Written by: Amneet Mann, News Editor


A student writing a midterm exam on Burnaby campus went into medical distress and passed away on the evening of Wednesday, October 17.

The student, who was in his late 50s, was writing an archaeology exam when he experienced the medical emergency.

“My understanding of the particular incident was that first there was the instructor noticing that there was some respiratory difficulty, and I think there was some intervening time before it was determined that off-campus services were needed,” said Tim Rahilly, vice-provost and associate vice-president, students and international to Global News.

Cathi-Lee Williams, a student who was sitting near the man who went into medical distress, told Global News that “the snoring got quite violent and he started shaking a bit.”

Campus Public Safety was called at 7:24 p.m. and at 7:26 p.m. Upon arrival, Campus Public Safety personnel began performing first aid on the student and called 911.

The other students were evacuated from the classroom and asked to finish writing their exam.

Rahilly confirmed in an interview with The Peak that, despite the first aid provided, the student passed away.

Rahilly has since sent out an email to SFU students on behalf of the university, outlining the steps students are asked to take in an emergency situation. In the email, students are advised to first contact Campus Public Safety and then call 911.

Students who interviewed with Global News or posted on the r/simonfraser subreddit expressed concern regarding SFU’s emergency protocol, which encourages students to contact Campus Security before external emergency services.

“It’s our recommendation that people call 4-5-0-0 at the Burnaby campus, because we are on top of a mountain and we believe we can get to most cases faster than off-campus services at the same time as alerting them to come on up, said Rahilly to The Peak.

However, Rahilly noted that the most important thing for students to take away, whether or not they are familiar with SFU’s emergency protocols, is that “when you need help, call for help. In the background, we’ll do our very best to try and employ the resources that we can, both at SFU and with external emergency services.”

In the case that a student witnesses a medical emergency, Rahilly mentioned that there are artificial external defibrillator (AED) devices that are stocked across campus with instructions on how to use them, as well as campus patrollers who are trained as first responders that would be able to help in the situation.

Rahilly noted that SFU did not have a policy which would address a medical emergency such as this occurring during an exam. “This is to my knowledge the first time that this has happened in an exam at SFU,” he said.

He noted that while students were evacuated from the classroom and asked to continue writing the exam in another room, academic accommodations would be made for students who were unable to continue the exam or who felt their performance had been impacted.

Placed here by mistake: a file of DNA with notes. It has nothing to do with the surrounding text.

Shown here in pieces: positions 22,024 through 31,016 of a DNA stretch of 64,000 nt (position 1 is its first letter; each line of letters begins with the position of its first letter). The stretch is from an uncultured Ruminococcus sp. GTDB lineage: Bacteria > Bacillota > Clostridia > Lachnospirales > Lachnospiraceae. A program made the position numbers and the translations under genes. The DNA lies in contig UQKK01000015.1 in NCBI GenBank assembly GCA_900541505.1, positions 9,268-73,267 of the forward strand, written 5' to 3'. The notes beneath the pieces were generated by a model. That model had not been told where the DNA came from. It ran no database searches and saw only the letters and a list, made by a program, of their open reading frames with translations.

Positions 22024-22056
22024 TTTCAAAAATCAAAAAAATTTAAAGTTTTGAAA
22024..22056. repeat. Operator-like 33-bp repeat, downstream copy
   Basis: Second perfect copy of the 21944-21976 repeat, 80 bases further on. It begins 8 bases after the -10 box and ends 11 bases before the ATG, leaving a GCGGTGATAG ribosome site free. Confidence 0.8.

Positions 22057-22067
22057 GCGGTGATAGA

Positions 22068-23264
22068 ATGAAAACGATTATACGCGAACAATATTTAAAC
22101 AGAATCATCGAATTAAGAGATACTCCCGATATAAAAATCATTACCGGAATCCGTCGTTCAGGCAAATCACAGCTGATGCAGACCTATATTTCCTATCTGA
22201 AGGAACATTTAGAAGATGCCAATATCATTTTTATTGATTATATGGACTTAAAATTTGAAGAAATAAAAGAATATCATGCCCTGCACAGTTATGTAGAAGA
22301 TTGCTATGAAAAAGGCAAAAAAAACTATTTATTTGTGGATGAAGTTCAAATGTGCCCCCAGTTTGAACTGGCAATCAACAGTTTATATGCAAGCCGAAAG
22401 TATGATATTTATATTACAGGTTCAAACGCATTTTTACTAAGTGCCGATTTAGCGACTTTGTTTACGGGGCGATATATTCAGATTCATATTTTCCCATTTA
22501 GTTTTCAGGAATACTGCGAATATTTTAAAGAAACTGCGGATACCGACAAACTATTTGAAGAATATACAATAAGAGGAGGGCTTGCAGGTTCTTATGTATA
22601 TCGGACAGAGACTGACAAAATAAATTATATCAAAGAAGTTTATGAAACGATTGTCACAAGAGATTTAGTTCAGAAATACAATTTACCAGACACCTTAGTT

“I think that, in hindsight, if we had known everything we now know then, we perhaps would’ve acted a little bit differently,” said Rahilly. “My own personal take on this is that, in terms of providing medical services to the student, it’s probably better to have people doing something as opposed to having 60 people standing around, waiting, and trying to figure out what’s happening in the situation. So I think in terms of having the students depart the area, I think that’s actually a really good thing.”

“But I completely understand the response people are having,” Rahilly stated.

According to Rahilly, SFU has also contacted the students who witnessed the event directly to offer counselling support.

Following this incident, SFU is now moving towards an internal debrief of the situation in terms of the university’s practices and responses. Rahilly explained that this is the university’s response whenever a major incident occurs on campus.

In addition, SFU is putting together a larger review regarding campus safety and security which will involve the incident of campus violence which occured on October 3 on Burnaby campus, and may include practices during other incidents such as this one. This larger review will involve consultation with the Simon Fraser Student Society (SFSS), as well as students who were involved in both of these incidents.

“Our hearts go out to the family and loved ones of the student who passed away,” said Rahilly. Rahilly had arrived at the scene on the evening of the incident: “[I] had a chance to speak to the faculty, and the TA security, and the police, and on and on, and I just think everyone did their very best in responding,” he added.


With files from Global News and CBC News.


  1. […] Previously, the university’s recommendation to its students and staff in emergency situations was to contact Campus Public Safety first before reaching out to external emergency services because the layout of SFU can be difficult for emergency responders to navigate, according to Tim Rahilly, SFU vice-provost and associate vice-president, students and international, in a previous Peak article. […]

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